Young, up-and-coming South African artists shine at 2013 Absa L’Atelier Art Awards

The 2013 Absa L’Atelier Art Competition drew to a close last night with four exceptionally talented young South African artists being honoured for their outstanding contemporary pieces

 

Three of the works reflected the country’s past in terms of its history and traditions, providing social and political comment, while the fourth explored the universal theme of death and transformation in a novel and engaging way.

Pauline Gutter (Bloemfontein) took the overall award and main prize for her piece, Die Huweliksaansoek, while Mongezi Ncaphayi (Johannesburg) was awarded the Gerard Sekoto Award, sponsored by Alliance Française, for the most promising artist with an annual income less than R60 000 for his work, Migrant Workers’ Hostels.

The two Merit Award winners were Jaco van Schalkwyk (Johannesburg), awarded for his mixed media installation Beloofde Land? /Promised Land? and Kathleen Sawyer (Port Elizabeth), recognised for Somata.

Now in its 28th year, the Absa L’Atelier Art Competition, in partnership with the South African National Association for the Visual Arts (SANAVA), is rated as the longest-running and most influential art contest on the continent. It pays homage to both established and emerging young local artists and their compelling artistic vision.

Dr Paul Bayliss, Absa Art and Museum Curator, says more than 565 entries were received from across the country. “It was so fascinating to see the depth of creativity exhibited by the entrants. It points to how our emerging artists are growing. Over the years that L’Atelier has been running, we have physically seen this growth among entrants, both personally and professionally as artists.

At Absa, we are delighted to see how these artists’ careers are flourishing through this platform, and we will continue to support and empower young South African artists in this way,” says Dr Bayliss. “We would also like to thank the partners that have joined us in creating this platform and the exciting journey for these artists; it is a vital partnership that we – and no doubt, the local arts community – truly value.”

Pauline Gutter, Die Huweliksaansoek, Video, old farm telephone, engraved plaque and wood

Gutter’s winning work, Die Huweliksaansoek, featured a video, old farm telephone, engraved plaque and wood. A 1.8 metre high association-rich obelisk confronts the observer with the intimate action of a stud-bull’s seminal discharge. The observer is encouraged to ‘listen in’ voyeuristically to the ‘agri-porno’ on the screen. The listening-in apparatus is a farm-line handset; the soundtrack is the voice of
Gerben Kamper, recognisable as that of the heroic musketeer, Brakkenjan.

Even though it is now obsolete, the handset symbolises the first phase of the search for women, which is ‘listened to’ by the entire community. The text is a collage of dialogue from the kykNet reality show ‘Boer Soek ‘n Vrou’, in which the female role is that of a homemaker and progeny-provider.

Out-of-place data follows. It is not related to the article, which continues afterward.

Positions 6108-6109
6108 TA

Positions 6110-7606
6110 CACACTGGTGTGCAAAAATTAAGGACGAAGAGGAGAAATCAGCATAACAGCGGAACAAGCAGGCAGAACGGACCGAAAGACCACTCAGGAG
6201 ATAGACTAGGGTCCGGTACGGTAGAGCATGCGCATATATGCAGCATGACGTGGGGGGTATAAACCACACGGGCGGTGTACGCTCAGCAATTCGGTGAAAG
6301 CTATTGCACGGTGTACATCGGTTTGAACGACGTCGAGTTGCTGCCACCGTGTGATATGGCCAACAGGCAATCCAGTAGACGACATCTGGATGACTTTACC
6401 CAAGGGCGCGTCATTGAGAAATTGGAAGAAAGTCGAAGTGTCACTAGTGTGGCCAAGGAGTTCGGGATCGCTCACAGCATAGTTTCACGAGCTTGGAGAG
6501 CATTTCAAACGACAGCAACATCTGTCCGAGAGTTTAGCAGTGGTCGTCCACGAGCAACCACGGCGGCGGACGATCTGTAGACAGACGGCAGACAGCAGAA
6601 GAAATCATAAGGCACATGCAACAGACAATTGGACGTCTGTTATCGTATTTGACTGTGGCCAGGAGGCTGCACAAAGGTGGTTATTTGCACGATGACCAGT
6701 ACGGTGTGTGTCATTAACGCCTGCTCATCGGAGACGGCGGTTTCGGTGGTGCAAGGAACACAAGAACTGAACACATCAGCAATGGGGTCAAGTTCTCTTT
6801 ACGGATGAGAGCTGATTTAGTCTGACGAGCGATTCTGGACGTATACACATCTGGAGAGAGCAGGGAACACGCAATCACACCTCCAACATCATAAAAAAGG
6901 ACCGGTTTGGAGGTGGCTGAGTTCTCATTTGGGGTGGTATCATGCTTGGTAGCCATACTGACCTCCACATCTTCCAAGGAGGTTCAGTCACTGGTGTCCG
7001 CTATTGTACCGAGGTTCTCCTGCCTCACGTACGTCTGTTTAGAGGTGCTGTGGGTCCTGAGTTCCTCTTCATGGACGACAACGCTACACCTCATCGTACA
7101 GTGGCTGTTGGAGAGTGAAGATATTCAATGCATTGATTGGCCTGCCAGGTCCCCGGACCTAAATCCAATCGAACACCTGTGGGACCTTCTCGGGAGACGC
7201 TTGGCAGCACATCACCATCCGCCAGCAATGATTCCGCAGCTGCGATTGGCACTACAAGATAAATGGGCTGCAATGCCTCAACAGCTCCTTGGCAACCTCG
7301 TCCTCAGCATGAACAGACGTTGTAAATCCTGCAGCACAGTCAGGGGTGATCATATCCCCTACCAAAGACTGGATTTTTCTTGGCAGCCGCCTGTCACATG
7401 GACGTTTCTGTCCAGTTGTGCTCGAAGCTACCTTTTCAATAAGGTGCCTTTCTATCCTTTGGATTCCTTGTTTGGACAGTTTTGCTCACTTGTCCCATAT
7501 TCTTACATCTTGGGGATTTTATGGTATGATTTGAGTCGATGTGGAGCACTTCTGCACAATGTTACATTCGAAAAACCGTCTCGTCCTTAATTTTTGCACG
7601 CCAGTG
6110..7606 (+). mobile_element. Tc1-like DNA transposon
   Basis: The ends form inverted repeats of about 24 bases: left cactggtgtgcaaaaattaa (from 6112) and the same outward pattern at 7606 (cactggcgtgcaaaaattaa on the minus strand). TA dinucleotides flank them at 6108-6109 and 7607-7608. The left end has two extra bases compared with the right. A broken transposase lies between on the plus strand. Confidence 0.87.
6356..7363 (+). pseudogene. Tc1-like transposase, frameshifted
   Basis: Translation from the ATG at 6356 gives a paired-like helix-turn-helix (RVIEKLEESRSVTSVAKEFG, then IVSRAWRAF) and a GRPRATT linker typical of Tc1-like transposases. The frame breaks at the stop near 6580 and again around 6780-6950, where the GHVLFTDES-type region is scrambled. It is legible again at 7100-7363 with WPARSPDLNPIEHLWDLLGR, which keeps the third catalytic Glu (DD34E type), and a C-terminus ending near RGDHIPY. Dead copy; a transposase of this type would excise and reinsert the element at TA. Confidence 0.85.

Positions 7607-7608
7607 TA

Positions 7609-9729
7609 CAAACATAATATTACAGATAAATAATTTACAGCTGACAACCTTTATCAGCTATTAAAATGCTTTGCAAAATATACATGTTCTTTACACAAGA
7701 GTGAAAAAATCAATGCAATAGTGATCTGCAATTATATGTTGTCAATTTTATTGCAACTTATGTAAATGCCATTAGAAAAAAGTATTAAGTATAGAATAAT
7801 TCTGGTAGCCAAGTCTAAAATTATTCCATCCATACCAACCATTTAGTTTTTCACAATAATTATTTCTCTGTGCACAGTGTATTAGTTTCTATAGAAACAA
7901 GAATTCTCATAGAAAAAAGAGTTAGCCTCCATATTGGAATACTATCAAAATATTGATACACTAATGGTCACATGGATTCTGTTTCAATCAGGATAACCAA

Productivity and sustainability in agriculture are determined by the interaction between cattle-breeding, land ownership and the guarantee of descendants. The three elements are brought into context in a humoristic but also anthropological-museum-like manner. With social and gender implications, the piece raises the question, ‘Does a farmer search for a wife in the way he would search for stud animals and breed them?’

Ncaphayi’s etching, Migrant Workers’ Hostels, meanwhile focuses on the migration of, and first establishments of ‘urban’ settlements for, black labourers, especially the mine workers. This stems from the artist growing up in what used to be a mining town, and his fascination with the history of migration. The work commemorates those who died in the townships between 1990 and 1994, as such these hostels are perceived as living monuments.

As part of her prize, Gutter won R125 000 from Absa, a return air ticket to Paris and a six months residency at the Cité Internationale des Arts in Paris. Ncaphayi won a return air ticket to Paris and three months’ stay in the Cité Internationale des Arts, sponsored by Alliance Française: The French Institute and the French Embassy.

This year, for the first time, two Merit Award winners were named, each also receiving a prestigious residency prize. Van Schalkwyk won a two months’ stay at the Sylt Foundation in Germany. Sawyer won a one month’s stay at the Ampersand Foundation in New York. As part of the prize, Sawyer also becomes a Fellow of the Ampersand Foundation.

Aside from these four winners, the remaining Top 10 artists recognised for excellence this year included Jan Tshikhuthula for Thiko (Johannesburg); Louis de Villiers for You & Me (Durban); Heidi Fourie for Autasuggest ABC (Pretoria); Vincent Bezuidenhout for Food Court (Cape Town); Franli Meintjies for Tribute to Martha (Pretoria) and Ruan Huisamen for Reveal (Cape Town).

The competition is open to young artists between the ages of 21 and 35, and attracts entries from across the country, which is open to public viewing during the regional adjudication rounds. An exhibition of the top 100 works will be on public display from 18 July to 22 August 2013 at the Absa Gallery, Upper Ground Level, Absa Towers North, 161 Main Street. Members of the public are requested to bring their ID books along for parking and entry purposes.